Thursday, January 27, 2022
HomeFarmweek NewsThe glorious standard Faverolles fowl

The glorious standard Faverolles fowl

Eye catching, unusual, docile and large are just some of the words that could be used to describe the wonderful Faverolles fowl.

This is a French breed that has existed since the 19th century as a dual purpose bird, being both good laying and a great table fowl – but I would go one step further and describe them as a triple purpose breed for their wonderful unusual appearance would certainly be another reason why you would keep this breed.

Sadly, the standard-sized Faverolles fowl is in just a few hands here now and although they were never as popular as some of the other dual purpose breeds, certainly a few years ago there were more Faverolles keepers in the Province and a good display of them would be found at local shows.

In the 1980s and 1990s there was great competition among a number of Faverolles breeders, especially at the Ulster Poultry Federation Show where a wonderful award, ‘The Annett Perpetual Trophy’ was presented for the champion Faverolles.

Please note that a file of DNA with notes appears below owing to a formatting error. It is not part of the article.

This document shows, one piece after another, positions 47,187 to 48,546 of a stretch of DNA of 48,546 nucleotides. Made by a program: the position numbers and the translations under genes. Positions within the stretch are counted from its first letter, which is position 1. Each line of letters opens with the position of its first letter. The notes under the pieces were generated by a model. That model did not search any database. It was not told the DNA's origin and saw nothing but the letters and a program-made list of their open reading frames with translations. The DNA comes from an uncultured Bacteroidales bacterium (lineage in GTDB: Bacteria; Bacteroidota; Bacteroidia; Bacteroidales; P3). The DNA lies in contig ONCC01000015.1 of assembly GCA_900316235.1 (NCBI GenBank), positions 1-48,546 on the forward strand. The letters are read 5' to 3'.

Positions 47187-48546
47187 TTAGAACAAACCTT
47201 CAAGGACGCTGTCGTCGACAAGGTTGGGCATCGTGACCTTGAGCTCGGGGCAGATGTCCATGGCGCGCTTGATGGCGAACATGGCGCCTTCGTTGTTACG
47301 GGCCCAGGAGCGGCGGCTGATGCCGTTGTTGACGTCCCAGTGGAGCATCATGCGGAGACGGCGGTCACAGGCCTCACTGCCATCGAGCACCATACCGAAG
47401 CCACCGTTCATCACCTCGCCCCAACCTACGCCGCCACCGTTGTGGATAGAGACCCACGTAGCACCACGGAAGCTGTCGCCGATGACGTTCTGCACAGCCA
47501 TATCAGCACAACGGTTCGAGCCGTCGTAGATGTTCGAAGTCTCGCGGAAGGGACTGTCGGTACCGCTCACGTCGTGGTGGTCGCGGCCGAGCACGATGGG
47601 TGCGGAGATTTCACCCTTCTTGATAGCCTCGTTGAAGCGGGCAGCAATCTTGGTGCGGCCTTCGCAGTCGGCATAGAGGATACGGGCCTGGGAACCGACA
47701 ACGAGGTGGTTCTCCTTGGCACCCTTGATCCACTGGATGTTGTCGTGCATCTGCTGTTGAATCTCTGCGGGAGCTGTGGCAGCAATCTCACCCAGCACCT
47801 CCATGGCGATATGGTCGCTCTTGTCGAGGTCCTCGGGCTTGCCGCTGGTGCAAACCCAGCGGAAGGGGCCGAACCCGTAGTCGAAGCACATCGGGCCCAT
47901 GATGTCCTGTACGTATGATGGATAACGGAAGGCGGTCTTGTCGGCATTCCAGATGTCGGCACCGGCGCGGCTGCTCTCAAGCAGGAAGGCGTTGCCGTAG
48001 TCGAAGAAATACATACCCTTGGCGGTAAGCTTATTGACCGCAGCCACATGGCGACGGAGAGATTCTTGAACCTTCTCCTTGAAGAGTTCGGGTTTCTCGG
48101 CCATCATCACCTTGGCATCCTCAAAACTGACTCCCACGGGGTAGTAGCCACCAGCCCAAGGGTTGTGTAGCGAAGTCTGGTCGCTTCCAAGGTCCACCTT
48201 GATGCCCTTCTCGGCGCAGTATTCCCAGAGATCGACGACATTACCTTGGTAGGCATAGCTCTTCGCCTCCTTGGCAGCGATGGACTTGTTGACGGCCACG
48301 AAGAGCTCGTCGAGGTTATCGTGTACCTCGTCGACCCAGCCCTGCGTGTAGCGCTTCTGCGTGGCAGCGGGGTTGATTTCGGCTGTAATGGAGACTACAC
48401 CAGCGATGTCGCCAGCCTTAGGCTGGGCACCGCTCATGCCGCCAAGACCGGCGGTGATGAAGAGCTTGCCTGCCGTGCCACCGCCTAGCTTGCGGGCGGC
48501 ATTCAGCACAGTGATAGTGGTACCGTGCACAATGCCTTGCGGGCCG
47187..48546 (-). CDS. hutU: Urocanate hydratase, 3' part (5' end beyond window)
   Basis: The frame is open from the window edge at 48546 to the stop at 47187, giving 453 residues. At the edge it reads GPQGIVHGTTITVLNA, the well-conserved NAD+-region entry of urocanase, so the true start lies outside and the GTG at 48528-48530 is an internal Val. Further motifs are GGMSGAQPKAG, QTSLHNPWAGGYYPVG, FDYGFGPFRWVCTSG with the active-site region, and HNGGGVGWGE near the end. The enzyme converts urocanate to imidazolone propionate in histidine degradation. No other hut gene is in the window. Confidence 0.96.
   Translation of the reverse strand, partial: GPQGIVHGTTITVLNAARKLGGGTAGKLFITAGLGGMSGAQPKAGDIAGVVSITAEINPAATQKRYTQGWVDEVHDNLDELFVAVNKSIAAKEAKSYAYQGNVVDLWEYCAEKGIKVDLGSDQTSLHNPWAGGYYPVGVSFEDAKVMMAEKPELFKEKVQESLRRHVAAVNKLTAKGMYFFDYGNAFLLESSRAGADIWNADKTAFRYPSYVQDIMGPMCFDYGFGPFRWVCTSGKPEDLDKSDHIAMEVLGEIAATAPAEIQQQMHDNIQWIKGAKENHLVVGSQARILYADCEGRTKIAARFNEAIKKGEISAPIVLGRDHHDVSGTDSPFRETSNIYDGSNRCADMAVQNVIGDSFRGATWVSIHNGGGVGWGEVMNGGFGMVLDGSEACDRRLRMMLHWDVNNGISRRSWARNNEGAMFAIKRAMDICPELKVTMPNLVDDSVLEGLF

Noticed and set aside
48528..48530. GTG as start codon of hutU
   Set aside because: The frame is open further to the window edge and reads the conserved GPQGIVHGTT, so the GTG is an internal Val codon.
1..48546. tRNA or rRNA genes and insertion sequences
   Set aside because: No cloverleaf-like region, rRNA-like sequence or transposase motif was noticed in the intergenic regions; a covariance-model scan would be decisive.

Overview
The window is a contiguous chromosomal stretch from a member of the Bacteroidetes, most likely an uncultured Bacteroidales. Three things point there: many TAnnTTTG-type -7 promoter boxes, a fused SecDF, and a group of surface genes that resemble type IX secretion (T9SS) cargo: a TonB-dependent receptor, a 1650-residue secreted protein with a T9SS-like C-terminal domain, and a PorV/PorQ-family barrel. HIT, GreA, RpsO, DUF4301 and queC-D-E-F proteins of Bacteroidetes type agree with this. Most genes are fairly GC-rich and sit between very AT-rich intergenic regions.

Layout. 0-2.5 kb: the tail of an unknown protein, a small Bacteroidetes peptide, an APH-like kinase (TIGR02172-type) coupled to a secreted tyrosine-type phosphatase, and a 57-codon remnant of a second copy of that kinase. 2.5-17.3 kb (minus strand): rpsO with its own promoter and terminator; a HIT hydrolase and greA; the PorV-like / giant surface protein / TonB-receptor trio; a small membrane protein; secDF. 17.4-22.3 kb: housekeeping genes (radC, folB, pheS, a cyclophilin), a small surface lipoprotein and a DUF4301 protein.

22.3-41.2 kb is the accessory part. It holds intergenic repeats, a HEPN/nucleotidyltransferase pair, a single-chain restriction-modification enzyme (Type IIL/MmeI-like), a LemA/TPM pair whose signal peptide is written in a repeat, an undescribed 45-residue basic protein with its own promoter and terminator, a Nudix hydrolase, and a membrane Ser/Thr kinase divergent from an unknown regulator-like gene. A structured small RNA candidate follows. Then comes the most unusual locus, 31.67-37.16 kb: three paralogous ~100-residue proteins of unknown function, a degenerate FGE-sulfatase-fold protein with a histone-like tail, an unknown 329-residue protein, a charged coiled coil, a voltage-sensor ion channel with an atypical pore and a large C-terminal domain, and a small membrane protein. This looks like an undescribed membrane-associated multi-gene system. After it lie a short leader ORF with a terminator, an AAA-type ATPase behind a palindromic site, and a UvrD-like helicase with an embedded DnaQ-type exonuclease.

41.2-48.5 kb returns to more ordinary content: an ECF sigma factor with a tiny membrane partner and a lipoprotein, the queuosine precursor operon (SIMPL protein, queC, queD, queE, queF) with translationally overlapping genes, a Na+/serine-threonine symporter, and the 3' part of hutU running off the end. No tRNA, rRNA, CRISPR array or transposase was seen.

On one occasion Chris Laird’s Salmon Faverolles female won the Show Champion award at Balmoral Show.

Over the past couple of decades, thankfully, the standard Salmon Faverolles have been well maintained by David Neill and his sons Matthew and Ryan from Portadown, who have enjoyed great show success here and at the big events in England – even winning best of breed award.

The breed definitely needs more support here, especially in the large standard bred version.

If you are interested in keeping this yesteryear breed of fowl why not contact David Neill via Facebook.

They are not the easiest breed to produce to the exact standard for showing as they have wonderful endearing features such as a beard, feathered legs and five toes, but it is worth the effort.

In the Salmon variety, which is the most popular, breeding birds to the required colour is hard work, as is hatching early enough in the year to produce a big enough bird for exhibition – but when all these breed requirements are mastered you have an eye-catching superb specimen.

Having kept the breed myself, I must say they are lovely docile birds that produce wonderful eggs and on one occasion an accidental cross with a Light Sussex produced massive table fowl.

David Neill kindly supplied photographs of his Salmon Faverolles fowl.

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